So it is perhaps fitting that the ebullient threequarter is the man behind a new initiative designed to help more Irish-raised youngsters reach the professional ranks of the 13-man code.
A player at Athboy Longhorns, located on the Republic of Ireland‘s east coast, Dunne is desperate to see some of the Emerald Isle’s rugby talent play league instead of union.
“Athboy Longhorns were started by Phil Gallagher and Mick Aughey in 2005,” Dunne explained to Love Rugby League.
“It was basically as a muck about for rugby union boys in the summer.
“We were the whipping boys of league at that time in Leinster, which had a very strong and healthy competition during the 2000’s.
“We are based at Navan RFC, but our underage academy will be based at Ashbourne RFC, which is about about 10 minutes drive from Dublin airport.”
Dunne has identified a lack of properly varied and competitive fixtures for Irish youngsters as a serious stumbling block for talented players.
The academy set-up will hopefully provide these players with more fixtures against teams from the UK and further afield, exposing young players to a higher standard of rugby.
“Our academy is basically a platform for Irish youngsters to have an opportunity to play some proper competitive fixtures before being selected for international games,” Dunne added.
“What’s been seriously lacking is the development in the underage ranks, and the lack of fixtures is a massive negative to the growth of talent.
“Our focus is on the Under-19’s at the moment, as we still have a return fixture to fulfil against the South Wales Scorpions, who were excellent in helping us out with the first fixture in Ashbourne RFC.
“I really want to thank Paul Emanuelli and Neil Williams in making it so easy to organise.
“We had a lot of local youngsters being ball boys etc that day, and they really enjoyed the game, so another project we will be starting is an under 16’s team.
“It’s really just the next link in the line to give them a taste and a start of rugby league, and then giving them an opportunity to play semi-professional or professional teams of the same age, which would be brilliant for the development in not just our club, but Irish rugby league also.”
“What really seems to be hindering our progression is the lack of contact from clubs in England and elsewhere in providing fixtures for us,” he added.
“We also want to look at the possibility of playing games against Irish heritage clubs, especially Wigan St Pats, who have produced countless numbers of Irish internationals.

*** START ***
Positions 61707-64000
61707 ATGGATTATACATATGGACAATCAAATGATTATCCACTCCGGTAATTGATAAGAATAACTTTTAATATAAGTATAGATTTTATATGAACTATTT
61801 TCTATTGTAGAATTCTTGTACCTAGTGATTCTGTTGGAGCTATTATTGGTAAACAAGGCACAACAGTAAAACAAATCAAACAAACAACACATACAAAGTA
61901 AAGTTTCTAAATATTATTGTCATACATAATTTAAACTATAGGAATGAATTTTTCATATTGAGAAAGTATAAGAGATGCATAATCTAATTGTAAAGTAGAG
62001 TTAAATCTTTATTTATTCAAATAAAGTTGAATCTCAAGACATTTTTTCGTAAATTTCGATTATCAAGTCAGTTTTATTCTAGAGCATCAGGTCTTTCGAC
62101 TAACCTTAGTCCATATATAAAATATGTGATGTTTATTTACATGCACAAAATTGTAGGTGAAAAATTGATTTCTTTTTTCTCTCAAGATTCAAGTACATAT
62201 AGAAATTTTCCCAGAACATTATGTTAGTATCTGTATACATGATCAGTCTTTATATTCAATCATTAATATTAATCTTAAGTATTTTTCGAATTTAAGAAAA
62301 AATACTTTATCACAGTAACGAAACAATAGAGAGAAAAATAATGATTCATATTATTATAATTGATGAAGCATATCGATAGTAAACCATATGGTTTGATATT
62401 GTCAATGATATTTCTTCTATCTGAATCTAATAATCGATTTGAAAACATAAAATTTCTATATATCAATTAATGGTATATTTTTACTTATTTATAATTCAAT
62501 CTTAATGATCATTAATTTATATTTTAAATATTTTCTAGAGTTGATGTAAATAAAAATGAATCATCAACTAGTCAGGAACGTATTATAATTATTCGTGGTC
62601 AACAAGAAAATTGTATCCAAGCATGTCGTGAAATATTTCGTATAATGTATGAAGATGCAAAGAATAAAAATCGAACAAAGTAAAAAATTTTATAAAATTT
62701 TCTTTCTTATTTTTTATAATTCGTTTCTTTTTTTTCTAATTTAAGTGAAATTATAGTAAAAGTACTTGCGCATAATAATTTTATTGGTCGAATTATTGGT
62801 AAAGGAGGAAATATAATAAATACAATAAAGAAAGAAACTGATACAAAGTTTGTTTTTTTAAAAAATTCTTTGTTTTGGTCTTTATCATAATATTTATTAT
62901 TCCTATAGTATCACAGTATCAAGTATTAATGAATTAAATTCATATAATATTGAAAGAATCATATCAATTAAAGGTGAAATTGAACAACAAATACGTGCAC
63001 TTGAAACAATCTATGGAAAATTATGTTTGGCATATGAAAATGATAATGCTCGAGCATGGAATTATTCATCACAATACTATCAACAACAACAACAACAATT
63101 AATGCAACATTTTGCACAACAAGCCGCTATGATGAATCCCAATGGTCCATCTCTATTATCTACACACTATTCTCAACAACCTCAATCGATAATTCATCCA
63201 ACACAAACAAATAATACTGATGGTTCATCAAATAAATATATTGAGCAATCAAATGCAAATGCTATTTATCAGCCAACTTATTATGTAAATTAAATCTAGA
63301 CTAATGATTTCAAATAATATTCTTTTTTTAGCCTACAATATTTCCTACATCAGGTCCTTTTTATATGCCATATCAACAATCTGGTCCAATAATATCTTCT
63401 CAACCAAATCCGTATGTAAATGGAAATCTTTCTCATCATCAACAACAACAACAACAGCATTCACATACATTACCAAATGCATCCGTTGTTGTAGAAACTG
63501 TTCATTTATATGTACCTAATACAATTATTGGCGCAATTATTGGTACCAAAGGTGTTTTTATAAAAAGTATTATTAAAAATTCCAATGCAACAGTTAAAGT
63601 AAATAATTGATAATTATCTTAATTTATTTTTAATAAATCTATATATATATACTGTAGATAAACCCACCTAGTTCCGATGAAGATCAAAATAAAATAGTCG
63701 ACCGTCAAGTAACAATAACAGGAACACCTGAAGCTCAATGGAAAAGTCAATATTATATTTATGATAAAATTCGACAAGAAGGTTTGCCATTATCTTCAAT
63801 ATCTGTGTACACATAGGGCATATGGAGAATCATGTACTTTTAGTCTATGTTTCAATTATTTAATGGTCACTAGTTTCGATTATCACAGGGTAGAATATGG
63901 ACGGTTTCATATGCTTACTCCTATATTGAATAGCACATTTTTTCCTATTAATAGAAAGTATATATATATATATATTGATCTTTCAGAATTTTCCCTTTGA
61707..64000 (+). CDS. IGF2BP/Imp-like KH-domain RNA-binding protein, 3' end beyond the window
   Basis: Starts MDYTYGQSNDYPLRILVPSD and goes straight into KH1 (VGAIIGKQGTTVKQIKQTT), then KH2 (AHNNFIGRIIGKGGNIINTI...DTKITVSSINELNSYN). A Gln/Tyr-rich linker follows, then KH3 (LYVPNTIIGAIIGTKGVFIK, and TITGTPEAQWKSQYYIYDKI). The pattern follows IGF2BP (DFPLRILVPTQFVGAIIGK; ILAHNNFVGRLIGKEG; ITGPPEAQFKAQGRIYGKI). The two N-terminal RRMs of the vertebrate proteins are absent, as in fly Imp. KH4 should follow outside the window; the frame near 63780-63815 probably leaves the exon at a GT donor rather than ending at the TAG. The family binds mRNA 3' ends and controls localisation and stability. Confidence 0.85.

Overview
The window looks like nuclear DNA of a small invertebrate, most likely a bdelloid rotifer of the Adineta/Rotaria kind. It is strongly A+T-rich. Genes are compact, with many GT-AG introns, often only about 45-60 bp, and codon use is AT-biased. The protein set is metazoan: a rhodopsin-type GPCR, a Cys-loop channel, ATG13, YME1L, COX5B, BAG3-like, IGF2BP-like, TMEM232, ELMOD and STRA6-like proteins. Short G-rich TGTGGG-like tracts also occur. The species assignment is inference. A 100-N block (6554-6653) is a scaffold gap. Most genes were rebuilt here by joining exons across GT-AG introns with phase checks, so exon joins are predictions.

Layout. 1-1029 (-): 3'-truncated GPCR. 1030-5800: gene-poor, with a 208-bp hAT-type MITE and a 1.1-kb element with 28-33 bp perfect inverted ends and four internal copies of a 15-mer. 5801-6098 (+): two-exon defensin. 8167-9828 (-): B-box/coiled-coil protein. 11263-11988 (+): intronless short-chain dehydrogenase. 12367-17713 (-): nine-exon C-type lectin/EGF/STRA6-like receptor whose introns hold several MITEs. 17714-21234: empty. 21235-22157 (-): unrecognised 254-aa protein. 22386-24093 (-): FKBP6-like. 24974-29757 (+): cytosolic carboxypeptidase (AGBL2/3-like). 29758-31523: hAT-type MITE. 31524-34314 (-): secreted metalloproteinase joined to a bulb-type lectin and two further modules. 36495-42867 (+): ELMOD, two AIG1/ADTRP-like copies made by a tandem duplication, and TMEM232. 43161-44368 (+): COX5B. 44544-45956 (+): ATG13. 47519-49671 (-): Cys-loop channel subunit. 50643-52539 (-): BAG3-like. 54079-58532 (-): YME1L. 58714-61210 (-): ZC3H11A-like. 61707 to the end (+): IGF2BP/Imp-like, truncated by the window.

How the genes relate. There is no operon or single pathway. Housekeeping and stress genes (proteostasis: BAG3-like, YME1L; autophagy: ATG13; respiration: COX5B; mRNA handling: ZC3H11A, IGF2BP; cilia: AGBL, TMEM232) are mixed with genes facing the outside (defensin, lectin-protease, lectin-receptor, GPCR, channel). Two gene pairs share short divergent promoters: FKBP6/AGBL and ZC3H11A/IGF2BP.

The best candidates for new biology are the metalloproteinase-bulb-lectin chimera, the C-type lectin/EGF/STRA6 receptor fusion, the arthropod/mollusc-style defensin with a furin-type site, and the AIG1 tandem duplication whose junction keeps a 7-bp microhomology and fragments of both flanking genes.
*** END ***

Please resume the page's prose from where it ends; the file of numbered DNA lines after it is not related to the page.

“League’s a great game and since being introduced to it a few years ago, I’ve had great memories and moments in it, from playing my first game and not having a clue what to do, to playing for Ireland against France in France and nearly causing another upset against them.
“It’s the biggest honour you can get playing for your country, and it was all because of Longhorns RL.
“So that’s why I’d love to see the underage game develop here and with a bit of hard work no reason why it can’t. It just takes a bit of elbow grease and a few quid.”
The need for a “few quid” is a common one in our game, but Dunne is confident that his plans for an academy can prove successful if some sponsors decide to back it.
“We are really a self funding club, and with the possibility of having four teams this year sponsorship would be massively appreciated,” he said.
“The Irish link is England is something that we as a country and a club don’t utilise enough.
“There are so many great second or third generation Irish who are massive names in rugby league, and we’d love to have them help out, or even help make teams aware that we are a viable option for a tour or a game in this beautiful country of ours.
“The other thing is that I’d like to see more past players involved too, as there is a general lack of interest which is just sad really.
“We’re famed for our welcome, but we also want to gain a bit of fame for the talent that does exist here in our youngsters.
Casey Dunne can also be contacted about fixture or sponsorship opportunities at: firstname.lastname@example.org